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Expanding on Successful Concepts, Models, and Organization
Teeguarden, J., C. Tan, S. Edwards, J. Leonard, K. Anderson, R. Corley, M. Kile, S. Massey Simonich, D. Stone, R. Tanguay, K. Waters, S. Harper, AND D. Williams. Expanding on Successful Concepts, Models, and Organization. ENVIRONMENTAL SCIENCE & TECHNOLOGY. American Chemical Society, Washington, DC, 50(17):8921–8922, (2016).
This short article is a response to comments by Dr. Natalie von Goetz on a pervious published paper. It clarifies the definition of the Aggregate Exposure Pathway, which is an organizational framework developed by researchers at the EPA, Pacific Northwest National Laboratory, and Oregon State University.
If the goal of the AEP framework was to replace existing exposure models or databases for organizing exposure data with a concept, we would share Dr. von Göetz concerns. Instead, the outcome we promote is broader use of an organizational framework for exposure science. The framework would support improved generation, organization, and interpretation of data as well as modeling and prediction, not replacement of models. The field of toxicology has seen the benefits of wide use of one or more organizational frameworks (e.g., mode and mechanism of action, adverse outcome pathway). These frameworks influence how experiments are designed, data are collected, curated, stored and interpreted and ultimately how data are used in risk assessment. Exposure science is poised to similarly benefit from broader use of a parallel organizational framework, which Dr. von Göetz correctly points out, is currently used in the exposure modeling community. In our view, the concepts used so effectively in the exposure modeling community, expanded upon in the AEP framework, could see wider adoption by the field as a whole. The value of such a framework was recognized by the National Academy of Sciences.1Replacement of models, databases, or any application with the AEP framework was not proposed in our article. The positive role such a framework might have in enabling and advancing “general activities such as data acquisition, organization…,” and exposure modeling was discussed in some detail.Like Dr. von Göetz, we recognized the challenges associated with acceptance of the terminology, definitions, and structure proposed in the paper. To address these challenges, an expert workshop was held in May, 2016 to consider and revise the “basic elements” outlined in the paper. The attendees produced revisions to the terminology (e.g., key events) that align with terminology currently in use in the field. We were also careful in our paper to acknowledge a point raised by Dr. von Göetz that AEP implies aggregation, providing these clarifications: “The simplest form of an AEP represents a single source and a single pathway and may more commonly be referred to as an exposure pathway,”; and “An aggregate exposure pathway may represent multiple sources and transfer through single pathways to the TSE, single sources and transfer through multiple pathways to the TSE, or any combination of these.” This clarification addresses the concern that the AEP term is not accurate or logical, and further expands upon the word “aggregate” in a broader context. Our use of AEP is consistent with the definition for “aggregate exposure”, which refers to the combined exposures to a single chemical across multiple routes and pathways.2 The AEP framework embraces existing methods for collection, prediction, organization, and interpretation human and ecological exposure data cited by Dr. von Göetz. We remain hopeful that the outcome is wider use across the exposure science community, further development of the kind of infrastructure and models Dr. von Göetz discusses, and ultimately, continual improvements in the collection, organization, and application of exposure information, rather than a step backward. DISCLAIMER: The U.S. Environmental Protection Agency has provided administrative review and has approved for publication. The views expressed in this paper are those of the authors and do not necessarily reflect the views of the U.S. Environmental Protection Agency.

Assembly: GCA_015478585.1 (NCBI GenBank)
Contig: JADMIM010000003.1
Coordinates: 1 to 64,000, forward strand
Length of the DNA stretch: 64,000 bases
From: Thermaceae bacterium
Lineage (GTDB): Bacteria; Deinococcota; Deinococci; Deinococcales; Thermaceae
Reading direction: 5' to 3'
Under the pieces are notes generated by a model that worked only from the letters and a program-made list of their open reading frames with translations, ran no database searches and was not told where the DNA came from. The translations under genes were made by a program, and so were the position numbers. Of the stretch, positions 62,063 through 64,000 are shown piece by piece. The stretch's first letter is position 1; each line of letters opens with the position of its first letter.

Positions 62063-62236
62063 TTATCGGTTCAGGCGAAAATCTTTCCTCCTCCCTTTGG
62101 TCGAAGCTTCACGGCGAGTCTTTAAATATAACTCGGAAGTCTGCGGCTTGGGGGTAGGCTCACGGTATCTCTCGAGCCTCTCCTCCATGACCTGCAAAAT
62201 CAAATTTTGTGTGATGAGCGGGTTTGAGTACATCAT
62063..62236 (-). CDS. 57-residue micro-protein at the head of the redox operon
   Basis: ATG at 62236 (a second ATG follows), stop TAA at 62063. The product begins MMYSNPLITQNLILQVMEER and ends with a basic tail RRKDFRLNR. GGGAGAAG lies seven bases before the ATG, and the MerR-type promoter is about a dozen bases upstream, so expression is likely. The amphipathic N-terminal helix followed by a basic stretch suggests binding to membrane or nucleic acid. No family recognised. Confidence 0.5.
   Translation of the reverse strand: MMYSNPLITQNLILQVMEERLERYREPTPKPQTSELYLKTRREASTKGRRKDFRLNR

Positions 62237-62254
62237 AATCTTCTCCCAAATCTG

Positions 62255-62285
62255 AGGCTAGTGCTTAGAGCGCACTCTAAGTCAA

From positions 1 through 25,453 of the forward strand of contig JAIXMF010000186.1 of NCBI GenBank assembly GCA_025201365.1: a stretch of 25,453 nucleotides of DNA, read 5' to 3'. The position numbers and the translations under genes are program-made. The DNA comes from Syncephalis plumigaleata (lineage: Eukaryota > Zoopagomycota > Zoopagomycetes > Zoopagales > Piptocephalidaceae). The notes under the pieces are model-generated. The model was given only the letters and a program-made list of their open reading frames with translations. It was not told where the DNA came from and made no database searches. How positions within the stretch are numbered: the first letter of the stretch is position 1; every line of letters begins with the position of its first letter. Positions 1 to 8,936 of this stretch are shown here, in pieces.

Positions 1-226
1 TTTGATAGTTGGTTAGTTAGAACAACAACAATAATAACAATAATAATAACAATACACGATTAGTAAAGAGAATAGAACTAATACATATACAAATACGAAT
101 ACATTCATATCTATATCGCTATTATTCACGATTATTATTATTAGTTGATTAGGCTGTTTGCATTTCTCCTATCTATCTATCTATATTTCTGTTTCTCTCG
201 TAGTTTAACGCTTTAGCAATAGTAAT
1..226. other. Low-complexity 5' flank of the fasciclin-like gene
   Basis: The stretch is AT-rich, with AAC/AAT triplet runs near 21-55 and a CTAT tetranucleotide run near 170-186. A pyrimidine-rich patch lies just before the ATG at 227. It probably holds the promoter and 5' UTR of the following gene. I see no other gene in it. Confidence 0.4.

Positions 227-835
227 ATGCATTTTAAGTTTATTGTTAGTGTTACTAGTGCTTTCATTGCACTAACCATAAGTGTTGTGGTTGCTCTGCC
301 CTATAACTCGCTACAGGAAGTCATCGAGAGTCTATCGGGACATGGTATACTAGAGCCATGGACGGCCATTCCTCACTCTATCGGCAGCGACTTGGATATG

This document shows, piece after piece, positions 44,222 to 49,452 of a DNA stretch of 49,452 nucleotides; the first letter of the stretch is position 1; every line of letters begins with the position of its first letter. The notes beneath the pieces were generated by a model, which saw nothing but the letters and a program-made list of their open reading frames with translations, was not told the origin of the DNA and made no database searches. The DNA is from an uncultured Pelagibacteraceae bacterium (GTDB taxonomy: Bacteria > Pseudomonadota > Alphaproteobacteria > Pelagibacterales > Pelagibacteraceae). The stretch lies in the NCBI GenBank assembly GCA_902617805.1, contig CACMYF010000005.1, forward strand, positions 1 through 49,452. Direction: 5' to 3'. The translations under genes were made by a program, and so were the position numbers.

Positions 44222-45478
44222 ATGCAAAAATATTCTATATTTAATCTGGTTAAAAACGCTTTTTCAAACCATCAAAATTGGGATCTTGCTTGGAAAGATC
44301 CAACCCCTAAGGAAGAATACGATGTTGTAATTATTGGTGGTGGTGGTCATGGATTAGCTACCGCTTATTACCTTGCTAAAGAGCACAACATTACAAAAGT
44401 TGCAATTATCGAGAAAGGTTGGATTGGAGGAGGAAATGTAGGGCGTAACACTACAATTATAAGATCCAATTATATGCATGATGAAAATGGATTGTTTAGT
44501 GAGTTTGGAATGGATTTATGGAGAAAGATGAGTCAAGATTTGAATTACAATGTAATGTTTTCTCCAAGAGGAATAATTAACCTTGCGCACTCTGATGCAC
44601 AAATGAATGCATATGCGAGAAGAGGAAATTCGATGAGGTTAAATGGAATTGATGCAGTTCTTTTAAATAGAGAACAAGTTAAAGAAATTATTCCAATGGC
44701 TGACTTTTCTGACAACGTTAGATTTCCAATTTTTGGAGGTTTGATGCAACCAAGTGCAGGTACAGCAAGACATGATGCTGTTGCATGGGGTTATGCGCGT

Record Details:Record Type: DOCUMENT (JOURNAL/NON-PEER REVIEWED JOURNAL)
Organization:U.S. ENVIRONMENTAL PROTECTION AGENCY
OFFICE OF RESEARCH AND DEVELOPMENT
NATIONAL EXPOSURE RESEARCH LABORATORY
COMPUTATIONAL EXPOSURE DIVISION
HUMAN EXPOSURE & DOSE MODELING BRANCH